To date, they comprise of the following:-
1. Yang-Mills and Mass Gap - According to quantum solutions of Yang-Mills equations there appears to be a "mass gap".
2. Riemann Hypothesis
3. P versus NP Problem - This is typified by the Hamilton Path Problem. "Given N cities to visit, how can one do this without visiting a city twice? If you give me a solution, I can easily check that it is correct. But I cannot so easily find a solution."
4. Navier–Stokes Equation - The equation that governs the flow of fluids. "However, there is no proof for the most basic questions one can ask: do solutions exist, and are they unique?" It has been claimed, though not officially recognized by the Clay Mathematical Institute, that this has been solved by Mukhtarbay Otelbayev.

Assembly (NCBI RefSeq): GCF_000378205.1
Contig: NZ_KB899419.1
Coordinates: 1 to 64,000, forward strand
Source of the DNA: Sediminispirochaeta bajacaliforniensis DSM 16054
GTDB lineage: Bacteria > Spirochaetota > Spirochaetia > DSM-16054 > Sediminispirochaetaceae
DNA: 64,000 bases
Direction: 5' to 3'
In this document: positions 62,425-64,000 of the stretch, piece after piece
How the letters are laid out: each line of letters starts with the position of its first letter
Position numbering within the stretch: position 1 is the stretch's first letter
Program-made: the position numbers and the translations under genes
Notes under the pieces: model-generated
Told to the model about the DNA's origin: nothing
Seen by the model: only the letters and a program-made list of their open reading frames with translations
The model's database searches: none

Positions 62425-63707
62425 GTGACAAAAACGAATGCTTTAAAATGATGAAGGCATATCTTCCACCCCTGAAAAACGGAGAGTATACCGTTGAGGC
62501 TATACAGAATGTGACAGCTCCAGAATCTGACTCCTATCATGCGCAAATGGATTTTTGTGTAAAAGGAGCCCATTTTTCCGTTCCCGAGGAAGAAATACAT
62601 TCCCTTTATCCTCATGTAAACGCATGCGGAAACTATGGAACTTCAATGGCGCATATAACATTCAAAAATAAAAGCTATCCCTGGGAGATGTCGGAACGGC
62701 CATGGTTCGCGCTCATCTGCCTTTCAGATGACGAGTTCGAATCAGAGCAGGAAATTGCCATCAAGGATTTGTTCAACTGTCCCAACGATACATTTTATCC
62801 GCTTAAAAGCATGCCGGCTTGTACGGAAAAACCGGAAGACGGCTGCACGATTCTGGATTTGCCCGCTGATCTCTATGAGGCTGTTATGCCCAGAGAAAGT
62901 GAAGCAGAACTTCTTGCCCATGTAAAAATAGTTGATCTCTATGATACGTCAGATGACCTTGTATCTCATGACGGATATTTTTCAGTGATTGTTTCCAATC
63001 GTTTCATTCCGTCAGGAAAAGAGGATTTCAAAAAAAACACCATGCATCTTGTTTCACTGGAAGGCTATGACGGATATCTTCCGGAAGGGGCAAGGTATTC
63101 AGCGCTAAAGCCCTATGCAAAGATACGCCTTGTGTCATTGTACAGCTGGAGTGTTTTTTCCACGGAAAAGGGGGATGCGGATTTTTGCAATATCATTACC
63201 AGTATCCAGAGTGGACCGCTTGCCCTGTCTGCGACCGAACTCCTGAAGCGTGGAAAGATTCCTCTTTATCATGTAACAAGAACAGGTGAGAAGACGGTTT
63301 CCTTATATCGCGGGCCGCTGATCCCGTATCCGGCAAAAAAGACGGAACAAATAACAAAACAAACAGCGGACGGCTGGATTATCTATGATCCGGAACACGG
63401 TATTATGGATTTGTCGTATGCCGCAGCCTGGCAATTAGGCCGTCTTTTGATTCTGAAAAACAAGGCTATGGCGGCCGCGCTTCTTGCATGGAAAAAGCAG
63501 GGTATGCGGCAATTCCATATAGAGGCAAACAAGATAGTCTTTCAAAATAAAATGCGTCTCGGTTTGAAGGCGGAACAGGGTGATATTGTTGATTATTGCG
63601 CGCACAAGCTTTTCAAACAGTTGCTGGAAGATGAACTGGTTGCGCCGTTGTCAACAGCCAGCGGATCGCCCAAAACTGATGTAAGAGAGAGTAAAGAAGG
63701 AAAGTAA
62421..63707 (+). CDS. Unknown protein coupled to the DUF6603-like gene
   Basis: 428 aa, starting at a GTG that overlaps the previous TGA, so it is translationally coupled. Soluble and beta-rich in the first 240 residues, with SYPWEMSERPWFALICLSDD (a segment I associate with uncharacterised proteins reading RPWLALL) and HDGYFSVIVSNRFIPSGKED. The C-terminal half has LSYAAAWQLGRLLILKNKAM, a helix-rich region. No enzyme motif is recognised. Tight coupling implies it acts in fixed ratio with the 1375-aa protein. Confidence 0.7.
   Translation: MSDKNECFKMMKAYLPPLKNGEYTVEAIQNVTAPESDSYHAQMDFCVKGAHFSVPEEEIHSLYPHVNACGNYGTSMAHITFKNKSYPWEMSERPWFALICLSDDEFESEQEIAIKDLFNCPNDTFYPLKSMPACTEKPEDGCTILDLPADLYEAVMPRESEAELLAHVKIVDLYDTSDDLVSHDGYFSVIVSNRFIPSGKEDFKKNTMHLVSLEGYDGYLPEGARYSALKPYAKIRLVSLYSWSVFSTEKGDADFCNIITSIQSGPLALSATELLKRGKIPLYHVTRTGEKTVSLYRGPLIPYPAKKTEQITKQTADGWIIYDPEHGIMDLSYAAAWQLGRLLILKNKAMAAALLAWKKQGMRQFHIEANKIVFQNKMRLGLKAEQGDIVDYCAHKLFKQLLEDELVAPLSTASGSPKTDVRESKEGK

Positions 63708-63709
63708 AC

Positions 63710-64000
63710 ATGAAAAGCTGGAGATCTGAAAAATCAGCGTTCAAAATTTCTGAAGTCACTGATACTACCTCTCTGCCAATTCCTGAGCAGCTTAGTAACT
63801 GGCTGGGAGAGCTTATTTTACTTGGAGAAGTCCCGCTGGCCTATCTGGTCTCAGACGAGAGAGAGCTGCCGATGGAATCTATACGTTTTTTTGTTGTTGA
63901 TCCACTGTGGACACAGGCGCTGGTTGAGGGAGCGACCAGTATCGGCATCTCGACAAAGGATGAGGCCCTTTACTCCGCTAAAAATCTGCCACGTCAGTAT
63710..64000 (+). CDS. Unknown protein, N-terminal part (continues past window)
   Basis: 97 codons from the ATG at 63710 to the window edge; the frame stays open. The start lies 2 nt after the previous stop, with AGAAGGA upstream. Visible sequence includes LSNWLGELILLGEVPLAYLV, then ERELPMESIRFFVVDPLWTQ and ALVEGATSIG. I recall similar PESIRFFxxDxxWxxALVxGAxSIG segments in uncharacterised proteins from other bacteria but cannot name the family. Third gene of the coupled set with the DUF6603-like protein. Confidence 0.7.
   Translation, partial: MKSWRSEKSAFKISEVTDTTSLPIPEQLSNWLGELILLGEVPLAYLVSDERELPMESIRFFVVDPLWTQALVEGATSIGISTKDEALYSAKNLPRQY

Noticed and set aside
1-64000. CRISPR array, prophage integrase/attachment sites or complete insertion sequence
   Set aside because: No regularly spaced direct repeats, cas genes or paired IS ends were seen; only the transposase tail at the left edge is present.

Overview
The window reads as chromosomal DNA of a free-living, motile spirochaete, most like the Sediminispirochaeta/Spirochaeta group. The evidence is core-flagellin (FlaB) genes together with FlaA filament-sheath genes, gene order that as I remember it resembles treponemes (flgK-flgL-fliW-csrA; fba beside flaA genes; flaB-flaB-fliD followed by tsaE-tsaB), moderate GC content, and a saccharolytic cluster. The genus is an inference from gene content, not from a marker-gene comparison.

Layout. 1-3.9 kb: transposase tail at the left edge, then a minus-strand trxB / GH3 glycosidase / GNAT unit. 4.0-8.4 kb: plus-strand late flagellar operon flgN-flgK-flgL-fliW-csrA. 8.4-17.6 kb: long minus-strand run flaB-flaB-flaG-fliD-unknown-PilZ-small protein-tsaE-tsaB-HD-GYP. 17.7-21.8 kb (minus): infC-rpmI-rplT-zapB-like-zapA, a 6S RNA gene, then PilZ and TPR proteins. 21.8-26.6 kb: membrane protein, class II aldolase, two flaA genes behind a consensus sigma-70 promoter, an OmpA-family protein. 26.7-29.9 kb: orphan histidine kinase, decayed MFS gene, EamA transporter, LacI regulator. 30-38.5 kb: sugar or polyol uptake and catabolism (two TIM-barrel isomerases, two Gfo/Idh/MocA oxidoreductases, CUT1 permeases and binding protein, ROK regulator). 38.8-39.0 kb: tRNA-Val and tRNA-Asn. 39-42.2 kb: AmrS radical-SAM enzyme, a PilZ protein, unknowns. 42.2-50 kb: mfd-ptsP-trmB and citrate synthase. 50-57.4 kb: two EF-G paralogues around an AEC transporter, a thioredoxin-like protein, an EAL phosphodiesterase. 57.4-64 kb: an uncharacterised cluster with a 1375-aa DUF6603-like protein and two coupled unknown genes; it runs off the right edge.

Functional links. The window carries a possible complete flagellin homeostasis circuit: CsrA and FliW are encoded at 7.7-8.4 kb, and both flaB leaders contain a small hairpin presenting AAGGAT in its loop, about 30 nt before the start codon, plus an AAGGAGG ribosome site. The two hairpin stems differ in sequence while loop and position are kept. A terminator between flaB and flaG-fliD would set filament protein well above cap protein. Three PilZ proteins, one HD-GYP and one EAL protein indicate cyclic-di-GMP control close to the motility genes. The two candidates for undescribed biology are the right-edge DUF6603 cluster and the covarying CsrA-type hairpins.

5. Hodge Conjecture- "The answer to this conjecture determines how much of the topology of the solution set of a system of algebraic equations can be defined in terms of further algebraic equations." This problem asks whether complex mathematical shapes can be built from simple ones.
6. Poincaré Conjecture- French mathematician Henri Poincare asked, in 1904, if the three-dimensional sphere is characterized as "the unique simply connected three manifold." It is a special case of Thurston's geometrization conjecture.
7. Birch and Swinnerton-Dyer Conjecture - "Supported by much experimental evidence, this conjecture relates the number of points on an elliptic curve mod p to the rank of the group of rational point". This is also as one of the most challenging mathematical problems still to be solved.